The Future


Starts off strong, with a few promising threads of urban whimsy lingering through the halfway mark, but eventually gets mucked up in a gummy cloud of rue and melancholy, not to mention magic realism. Maybe I would have liked it better if I had seen it before Take This Waltz, which strikes me as a much more engaging and detailed (also, yes, more conventional) tour of some of the same territory. But The Future is a hard film for me to dislike, in part just because some of Miranda July’s deep thoughts about aging are familiar to me, but also because her critique of annoying hipster archetypes seems painfully self-aware.

Silent Light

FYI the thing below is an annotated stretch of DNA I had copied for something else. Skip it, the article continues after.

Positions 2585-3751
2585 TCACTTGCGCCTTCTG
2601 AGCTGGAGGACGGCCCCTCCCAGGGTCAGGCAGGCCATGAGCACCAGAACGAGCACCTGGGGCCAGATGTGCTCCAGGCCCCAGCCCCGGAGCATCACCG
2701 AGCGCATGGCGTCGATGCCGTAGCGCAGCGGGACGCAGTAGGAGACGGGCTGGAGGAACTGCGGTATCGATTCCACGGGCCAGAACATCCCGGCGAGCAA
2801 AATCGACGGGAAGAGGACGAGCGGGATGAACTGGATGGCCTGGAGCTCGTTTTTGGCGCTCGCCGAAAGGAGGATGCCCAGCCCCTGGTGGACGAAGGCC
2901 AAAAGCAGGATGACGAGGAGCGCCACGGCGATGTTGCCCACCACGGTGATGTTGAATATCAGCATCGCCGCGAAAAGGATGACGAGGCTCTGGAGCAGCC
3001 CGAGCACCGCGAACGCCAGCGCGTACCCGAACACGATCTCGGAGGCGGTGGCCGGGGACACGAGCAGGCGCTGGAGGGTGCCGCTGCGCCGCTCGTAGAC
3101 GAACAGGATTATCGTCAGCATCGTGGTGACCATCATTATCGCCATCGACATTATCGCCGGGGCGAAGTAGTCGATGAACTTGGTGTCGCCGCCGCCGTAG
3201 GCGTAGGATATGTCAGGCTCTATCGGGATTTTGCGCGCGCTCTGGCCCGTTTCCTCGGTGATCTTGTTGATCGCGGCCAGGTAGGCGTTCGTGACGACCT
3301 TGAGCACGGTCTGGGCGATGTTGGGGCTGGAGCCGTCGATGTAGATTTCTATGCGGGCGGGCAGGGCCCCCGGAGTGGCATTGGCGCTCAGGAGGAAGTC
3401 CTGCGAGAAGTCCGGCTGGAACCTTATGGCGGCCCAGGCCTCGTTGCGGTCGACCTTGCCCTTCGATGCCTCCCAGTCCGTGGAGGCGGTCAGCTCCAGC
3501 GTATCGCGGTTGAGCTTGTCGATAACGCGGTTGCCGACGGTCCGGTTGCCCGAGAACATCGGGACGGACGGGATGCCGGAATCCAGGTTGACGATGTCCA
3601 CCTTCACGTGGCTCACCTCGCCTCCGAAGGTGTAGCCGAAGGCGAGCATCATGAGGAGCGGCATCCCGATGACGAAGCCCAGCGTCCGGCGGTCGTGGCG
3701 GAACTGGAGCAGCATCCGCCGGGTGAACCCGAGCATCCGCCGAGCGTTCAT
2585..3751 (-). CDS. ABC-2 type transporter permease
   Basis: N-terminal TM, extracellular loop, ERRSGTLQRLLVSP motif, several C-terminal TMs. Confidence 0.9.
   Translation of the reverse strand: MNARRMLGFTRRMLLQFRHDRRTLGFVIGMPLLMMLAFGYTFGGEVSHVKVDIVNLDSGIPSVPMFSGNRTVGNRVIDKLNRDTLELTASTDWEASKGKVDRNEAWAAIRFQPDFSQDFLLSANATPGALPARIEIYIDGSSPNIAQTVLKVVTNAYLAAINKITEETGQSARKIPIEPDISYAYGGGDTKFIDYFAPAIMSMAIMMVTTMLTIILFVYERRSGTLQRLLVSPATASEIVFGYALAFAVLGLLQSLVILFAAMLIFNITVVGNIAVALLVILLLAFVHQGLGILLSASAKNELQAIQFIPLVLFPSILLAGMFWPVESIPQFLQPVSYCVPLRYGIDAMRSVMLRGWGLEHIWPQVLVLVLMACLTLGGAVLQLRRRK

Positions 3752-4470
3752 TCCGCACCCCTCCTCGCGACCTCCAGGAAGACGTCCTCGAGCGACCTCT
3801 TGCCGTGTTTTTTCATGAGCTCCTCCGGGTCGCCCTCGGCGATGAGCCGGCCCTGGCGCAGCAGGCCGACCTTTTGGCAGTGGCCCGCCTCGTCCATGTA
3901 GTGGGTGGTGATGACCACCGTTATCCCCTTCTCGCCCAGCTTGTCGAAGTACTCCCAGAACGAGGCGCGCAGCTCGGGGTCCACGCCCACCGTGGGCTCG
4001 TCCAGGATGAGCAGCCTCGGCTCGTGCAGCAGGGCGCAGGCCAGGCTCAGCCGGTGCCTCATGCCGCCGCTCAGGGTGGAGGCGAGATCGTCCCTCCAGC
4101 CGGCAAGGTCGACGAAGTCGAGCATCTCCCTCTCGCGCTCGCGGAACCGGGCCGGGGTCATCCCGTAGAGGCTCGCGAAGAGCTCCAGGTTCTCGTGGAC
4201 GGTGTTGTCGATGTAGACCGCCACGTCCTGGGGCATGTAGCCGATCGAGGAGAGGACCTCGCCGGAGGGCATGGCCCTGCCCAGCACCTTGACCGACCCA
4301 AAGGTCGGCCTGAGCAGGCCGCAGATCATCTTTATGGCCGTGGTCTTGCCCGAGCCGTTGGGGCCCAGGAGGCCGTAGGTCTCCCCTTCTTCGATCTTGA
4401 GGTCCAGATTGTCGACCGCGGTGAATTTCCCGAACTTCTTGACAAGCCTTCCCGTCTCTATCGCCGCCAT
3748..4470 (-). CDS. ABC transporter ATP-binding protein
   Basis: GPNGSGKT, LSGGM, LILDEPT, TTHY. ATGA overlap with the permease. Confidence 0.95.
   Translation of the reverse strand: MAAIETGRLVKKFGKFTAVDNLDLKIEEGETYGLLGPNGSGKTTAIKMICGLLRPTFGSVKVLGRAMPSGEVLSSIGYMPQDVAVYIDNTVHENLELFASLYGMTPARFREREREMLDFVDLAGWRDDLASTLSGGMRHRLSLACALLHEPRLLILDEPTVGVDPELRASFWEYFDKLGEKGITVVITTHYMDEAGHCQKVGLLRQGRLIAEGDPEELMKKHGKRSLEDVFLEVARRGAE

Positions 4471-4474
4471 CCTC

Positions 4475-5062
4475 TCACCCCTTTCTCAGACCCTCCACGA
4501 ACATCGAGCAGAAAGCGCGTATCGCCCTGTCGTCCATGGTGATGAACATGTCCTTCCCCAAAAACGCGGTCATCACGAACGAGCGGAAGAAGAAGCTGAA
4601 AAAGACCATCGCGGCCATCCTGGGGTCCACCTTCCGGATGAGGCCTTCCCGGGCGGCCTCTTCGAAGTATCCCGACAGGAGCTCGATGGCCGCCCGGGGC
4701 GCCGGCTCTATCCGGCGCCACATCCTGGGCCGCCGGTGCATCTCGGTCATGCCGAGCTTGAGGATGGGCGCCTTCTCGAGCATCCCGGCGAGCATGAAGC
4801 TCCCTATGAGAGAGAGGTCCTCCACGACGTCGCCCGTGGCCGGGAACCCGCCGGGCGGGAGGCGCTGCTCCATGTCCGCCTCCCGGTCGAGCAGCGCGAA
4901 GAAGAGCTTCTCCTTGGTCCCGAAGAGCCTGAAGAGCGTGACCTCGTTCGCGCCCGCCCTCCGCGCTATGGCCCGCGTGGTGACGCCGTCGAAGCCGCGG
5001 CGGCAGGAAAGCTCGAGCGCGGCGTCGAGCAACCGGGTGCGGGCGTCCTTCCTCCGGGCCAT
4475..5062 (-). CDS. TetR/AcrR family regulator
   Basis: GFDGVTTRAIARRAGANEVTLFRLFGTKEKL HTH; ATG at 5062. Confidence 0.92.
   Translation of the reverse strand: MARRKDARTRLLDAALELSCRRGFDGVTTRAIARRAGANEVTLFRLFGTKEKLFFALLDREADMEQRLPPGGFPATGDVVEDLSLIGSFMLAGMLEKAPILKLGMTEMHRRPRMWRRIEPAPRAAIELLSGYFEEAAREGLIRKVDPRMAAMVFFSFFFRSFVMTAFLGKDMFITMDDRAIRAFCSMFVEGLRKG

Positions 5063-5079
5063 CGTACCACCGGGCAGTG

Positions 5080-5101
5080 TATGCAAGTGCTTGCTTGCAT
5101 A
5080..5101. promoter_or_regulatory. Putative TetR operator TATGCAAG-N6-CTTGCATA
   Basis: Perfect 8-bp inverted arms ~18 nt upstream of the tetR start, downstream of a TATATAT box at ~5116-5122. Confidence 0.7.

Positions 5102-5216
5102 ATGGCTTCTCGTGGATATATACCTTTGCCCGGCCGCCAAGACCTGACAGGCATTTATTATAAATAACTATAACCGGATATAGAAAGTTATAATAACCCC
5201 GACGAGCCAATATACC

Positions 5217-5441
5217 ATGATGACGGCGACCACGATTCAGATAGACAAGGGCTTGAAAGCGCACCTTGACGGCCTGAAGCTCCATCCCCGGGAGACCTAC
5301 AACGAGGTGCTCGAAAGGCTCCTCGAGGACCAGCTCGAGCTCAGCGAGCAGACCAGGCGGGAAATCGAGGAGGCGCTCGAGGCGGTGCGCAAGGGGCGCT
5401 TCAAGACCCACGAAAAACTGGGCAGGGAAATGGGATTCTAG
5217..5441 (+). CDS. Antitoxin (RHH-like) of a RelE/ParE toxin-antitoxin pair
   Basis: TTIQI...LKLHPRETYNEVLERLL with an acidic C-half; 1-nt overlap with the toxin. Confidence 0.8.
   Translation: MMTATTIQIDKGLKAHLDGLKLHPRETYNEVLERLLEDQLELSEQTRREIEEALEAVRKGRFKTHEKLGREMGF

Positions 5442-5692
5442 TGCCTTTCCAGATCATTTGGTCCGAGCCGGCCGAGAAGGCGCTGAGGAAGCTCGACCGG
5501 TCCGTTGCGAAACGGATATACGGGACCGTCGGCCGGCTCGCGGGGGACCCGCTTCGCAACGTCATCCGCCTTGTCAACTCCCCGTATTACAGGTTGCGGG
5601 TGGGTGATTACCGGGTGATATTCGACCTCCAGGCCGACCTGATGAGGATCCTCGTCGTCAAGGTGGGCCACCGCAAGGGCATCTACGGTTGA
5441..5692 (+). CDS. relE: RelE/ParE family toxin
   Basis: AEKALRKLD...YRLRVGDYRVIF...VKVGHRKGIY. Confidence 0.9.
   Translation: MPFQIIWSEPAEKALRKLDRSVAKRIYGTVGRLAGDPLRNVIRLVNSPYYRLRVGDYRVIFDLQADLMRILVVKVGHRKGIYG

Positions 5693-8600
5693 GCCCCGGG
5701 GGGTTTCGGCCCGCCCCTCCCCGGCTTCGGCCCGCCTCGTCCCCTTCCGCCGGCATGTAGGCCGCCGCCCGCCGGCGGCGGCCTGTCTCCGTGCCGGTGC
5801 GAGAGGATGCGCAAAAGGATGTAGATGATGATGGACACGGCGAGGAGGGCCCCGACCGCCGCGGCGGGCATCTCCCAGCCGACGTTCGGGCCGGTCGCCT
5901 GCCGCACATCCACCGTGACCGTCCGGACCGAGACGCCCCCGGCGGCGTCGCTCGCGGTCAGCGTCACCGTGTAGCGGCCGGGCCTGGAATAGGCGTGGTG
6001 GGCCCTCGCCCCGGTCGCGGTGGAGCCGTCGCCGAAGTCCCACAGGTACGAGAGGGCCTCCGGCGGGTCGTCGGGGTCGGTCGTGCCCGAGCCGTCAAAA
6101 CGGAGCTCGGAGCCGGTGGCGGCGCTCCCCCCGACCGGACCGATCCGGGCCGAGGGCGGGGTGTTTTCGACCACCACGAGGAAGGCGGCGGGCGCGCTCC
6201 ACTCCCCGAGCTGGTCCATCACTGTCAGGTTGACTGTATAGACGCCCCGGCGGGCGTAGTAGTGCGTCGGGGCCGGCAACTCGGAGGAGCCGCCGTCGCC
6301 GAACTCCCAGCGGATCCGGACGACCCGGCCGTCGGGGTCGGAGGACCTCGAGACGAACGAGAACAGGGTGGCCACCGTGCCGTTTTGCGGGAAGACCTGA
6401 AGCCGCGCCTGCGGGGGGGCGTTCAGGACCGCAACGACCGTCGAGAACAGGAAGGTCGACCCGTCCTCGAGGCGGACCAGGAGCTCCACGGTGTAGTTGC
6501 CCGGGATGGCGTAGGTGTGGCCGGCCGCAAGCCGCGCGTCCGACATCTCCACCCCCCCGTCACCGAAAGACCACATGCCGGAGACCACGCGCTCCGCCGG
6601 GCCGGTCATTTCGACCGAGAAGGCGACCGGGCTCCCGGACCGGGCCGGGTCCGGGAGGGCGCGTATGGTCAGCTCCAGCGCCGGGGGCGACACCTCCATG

1280_silent-light.jpgSilent Light, an unhurried, largely unmodulated story of faith and unfaithfulness in a Mexican Mennonite farming community, is fundamentally a study in opposites. Light and dark are considered in the images that bookend the film, twin tracking shots that depict, in time-lapse, gorgeous sunrise and sunset. So perfectly are these moments captured and compressed, despite the tricky decision to move the camera as they transpire, that the technical facility of director Carlos Reygadas and his crew, including cinematographer Alexis Zabé, is never in doubt. The pictures they gather, which find deep colors and a pregnancy of feeling in simple landscapes, stormy skies, and shadowy figures seen through windows and doorways, express meaning as the narrative progresses deliberately through its paces.

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